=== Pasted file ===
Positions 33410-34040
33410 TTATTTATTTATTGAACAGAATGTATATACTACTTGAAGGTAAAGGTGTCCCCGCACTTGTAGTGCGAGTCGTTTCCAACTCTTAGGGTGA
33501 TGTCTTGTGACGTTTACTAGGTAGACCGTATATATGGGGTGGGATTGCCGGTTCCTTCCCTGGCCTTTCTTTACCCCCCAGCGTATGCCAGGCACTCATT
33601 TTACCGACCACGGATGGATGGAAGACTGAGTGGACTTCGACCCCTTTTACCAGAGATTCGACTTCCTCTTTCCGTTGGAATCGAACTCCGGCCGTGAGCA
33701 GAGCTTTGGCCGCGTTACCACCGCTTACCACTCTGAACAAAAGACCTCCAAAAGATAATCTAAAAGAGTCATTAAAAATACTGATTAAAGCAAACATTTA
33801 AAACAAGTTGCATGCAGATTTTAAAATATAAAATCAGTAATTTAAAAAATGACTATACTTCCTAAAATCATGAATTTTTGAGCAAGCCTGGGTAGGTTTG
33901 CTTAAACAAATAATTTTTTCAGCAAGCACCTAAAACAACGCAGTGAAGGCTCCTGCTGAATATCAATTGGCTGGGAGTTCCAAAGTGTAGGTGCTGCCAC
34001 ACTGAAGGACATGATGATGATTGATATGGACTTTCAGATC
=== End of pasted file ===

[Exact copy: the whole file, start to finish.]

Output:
Positions 33410-34040
33410 TTATTTATTTATTGAACAGAATGTATATACTACTTGAAGGTAAAGGTGTCCCCGCACTTGTAGTGCGAGTCGTTTCCAACTCTTAGGGTGA
33501 TGTCTTGTGACGTTTACTAGGTAGACCGTATATATGGGGTGGGATTGCCGGTTCCTTCCCTGGCCTTTCTTTACCCCCCAGCGTATGCCAGGCACTCATT
33601 TTACCGACCACGGATGGATGGAAGACTGAGTGGACTTCGACCCCTTTTACCAGAGATTCGACTTCCTCTTTCCGTTGGAATCGAACTCCGGCCGTGAGCA
33701 GAGCTTTGGCCGCGTTACCACCGCTTACCACTCTGAACAAAAGACCTCCAAAAGATAATCTAAAAGAGTCATTAAAAATACTGATTAAAGCAAACATTTA
33801 AAACAAGTTGCATGCAGATTTTAAAATATAAAATCAGTAATTTAAAAAATGACTATACTTCCTAAAATCATGAATTTTTGAGCAAGCCTGGGTAGGTTTG
33901 CTTAAACAAATAATTTTTTCAGCAAGCACCTAAAACAACGCAGTGAAGGCTCCTGCTGAATATCAATTGGCTGGGAGTTCCAAAGTGTAGGTGCTGCCAC
34001 ACTGAAGGACATGATGATGATTGATATGGACTTTCAGATC